About 9.7 million individuals currently work in critical, albeit lower-wage, healthcare occupations (e.g., medical assistants, home health aides, and nursing assistants). Just over 3 million individuals work as registered nurses in the Unites States. Over the next five years there will be an estimated shortfall of 3.2 million lower wage healthcare workers and 200,000 registered nurses.

Currently, just 11.7% of healthcare practitioners and related technical workers are union members. Among physician residents, about 15% of house staff across more than 60 hospitals belong to unions. Overall, about 7% of practicing physicians belong to a union. And 20% of registered nurses and 10% of licensed practical or licensed vocational nurses belong to unions.

Unionization not only helps workers but also patients. Nursing and healthcare unions in general fight for better working conditions, which include better quality of care for patients. This is illustrated by nurses’ union strikes across the U.S. Tens of thousands of nurses have gone on strike over the last two years in New York, California, Minnesota, Michigan, and Wisconsin. As reported in Common Dreams, in June, 2,000 registered nurses in Texas and Kansas went forward with a historic one-day strike against Ascension (the second largest Catholic nonprofit hospital chain in the U.S.) to demand safe staffing levels in their contracts—a matter, “they said, of putting patients over profits.” The strike is reportedly the largest ever held by National Nurses United—the largest nurses’ union in the U.S.—in Texas and the first in Kansas. Each of these strikes had a common theme: forcing management to address the understaffing issue by requiring appropriate nurse-to-patient ratios.

Of course, the corporate elite in the healthcare sector vehemently oppose unionization. After all, more money going to workers—and to quality of care for patients—represents costs that eat into corporate profits. Healthcare companies engage in the same anti-union activities as many private sector corporations. Five common union busting activities include the following: The employer hires union busting consultants; the employer hires anti-union workers who reinforce the actions and arguments provided by the consultants; the employer forces workers to attend meetings where they are required to listen to anti-union propaganda; the employer promises to make changes without ceding any power to the workers; and the employer will delay, delay, delay to try to erode union support. There are many examples of these anti-union tactics in the healthcare industry—Mercy Health in Michigan; HCA Healthcare (the largest hospital corporation in the U.S.; Ascension Seton Hospital in Austin, Texas; Rochester Regional Health in New York; and McLean Hospital in Belmont, Massachusetts.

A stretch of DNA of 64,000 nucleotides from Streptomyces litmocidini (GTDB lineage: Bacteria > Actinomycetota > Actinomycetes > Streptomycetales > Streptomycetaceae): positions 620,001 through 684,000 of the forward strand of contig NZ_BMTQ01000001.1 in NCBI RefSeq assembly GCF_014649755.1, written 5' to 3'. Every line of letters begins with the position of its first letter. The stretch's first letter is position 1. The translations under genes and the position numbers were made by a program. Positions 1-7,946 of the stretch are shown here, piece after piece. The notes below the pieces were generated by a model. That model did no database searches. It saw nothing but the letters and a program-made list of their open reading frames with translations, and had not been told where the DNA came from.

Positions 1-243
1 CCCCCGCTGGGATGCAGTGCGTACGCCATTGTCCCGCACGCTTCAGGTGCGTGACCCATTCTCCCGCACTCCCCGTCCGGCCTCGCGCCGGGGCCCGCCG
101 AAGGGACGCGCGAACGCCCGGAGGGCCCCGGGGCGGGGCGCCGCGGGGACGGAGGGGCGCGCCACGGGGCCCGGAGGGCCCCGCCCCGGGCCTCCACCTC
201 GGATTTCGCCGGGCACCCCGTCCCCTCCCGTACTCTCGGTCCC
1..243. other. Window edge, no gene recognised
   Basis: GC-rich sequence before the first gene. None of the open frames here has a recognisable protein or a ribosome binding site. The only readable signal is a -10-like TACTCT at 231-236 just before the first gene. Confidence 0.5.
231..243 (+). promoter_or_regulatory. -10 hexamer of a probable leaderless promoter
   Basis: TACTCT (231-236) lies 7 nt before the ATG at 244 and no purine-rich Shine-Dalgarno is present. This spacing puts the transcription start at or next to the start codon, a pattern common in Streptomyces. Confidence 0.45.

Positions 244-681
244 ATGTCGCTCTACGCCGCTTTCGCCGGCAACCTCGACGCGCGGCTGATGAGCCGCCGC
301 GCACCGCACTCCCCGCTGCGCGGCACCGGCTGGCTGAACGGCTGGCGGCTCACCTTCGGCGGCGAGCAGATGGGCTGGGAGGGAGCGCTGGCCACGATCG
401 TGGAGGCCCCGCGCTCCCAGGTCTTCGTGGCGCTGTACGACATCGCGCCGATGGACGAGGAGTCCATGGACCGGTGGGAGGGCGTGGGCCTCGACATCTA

But there is much more. The corporate offensive against unions in the healthcare industry takes place within a general and historic corporate attack against unions in general. This offensive against unions has been instituted at the policy level by a bipartisan coalition created by the corporate elite. It began as soon as the New Deal formally institutionalized unions as the legal representatives of workers. Congress and the courts have weakened unions through anti-union laws such as Taft-Hartley, the prohibition against secondary boycotts; the banning by states of union security agreements; dramatically expanded management rights; and the curtailment of the ability of unions to bargain with their employers about contracting-out decisions and plant closings. Free trade agreements—primarily sponsored by Democrats—such as NAFTA, CAFTA, and admitting China into the World Trade Organization—led to the loss of an estimated five million manufacturing jobs—most of these jobs were union. And the right wing Supreme Court has instituted a number of anti-union decisions. These policy decisions have directly and indirectly impacted the healthcare industry by tilting power to corporations and away from workers.

Yet, despite these obstacles workers still put themselves on the line to join unions. In the healthcare industry, there are many examples of recent major victories including in North Carolina to form the largest hospital union victory in the South since 1975 and in Texas to form the largest hospital union in that state. And it is not just nurses. In Oregon, thirteen thousand home healthcare workers joined a union. Thousands of young doctors who are medical residents are joining unions. And it is not just young doctors. A report in Axiosstated, “There were more than 67,000 physician union members, or about 7% of all practicing U.S. doctors, as of 2019, according to the American Medical Association. The numbers have likely increased since then, in response to hospital consolidation and more physicians working as employees of a health system or other provider.” Thus, the very process of corporatization that is undermining the quality of our healthcare services is driving healthcare workers to unionize.

There should be a strong alliance between healthcare unions and healthcare consumers and advocates. Nurses’ unions have been in the forefront of attempts to get state and federal legislatures to mandate staffing requirements and other healthcare improvements. Healthcare unions are one of the few institutions fighting for such patient safety policies. Of course, the same institutions and elites that oppose better nurse-staffing ratios and Medicare for All also oppose efforts to unionize healthcare workers. Yet, another example of profits before people.

6. Patient Advocacy

Community nurse and senior patient speak.

A community nurse using a digital tablet to record details of senior patient.

(Photo: iStock/via Getty Images)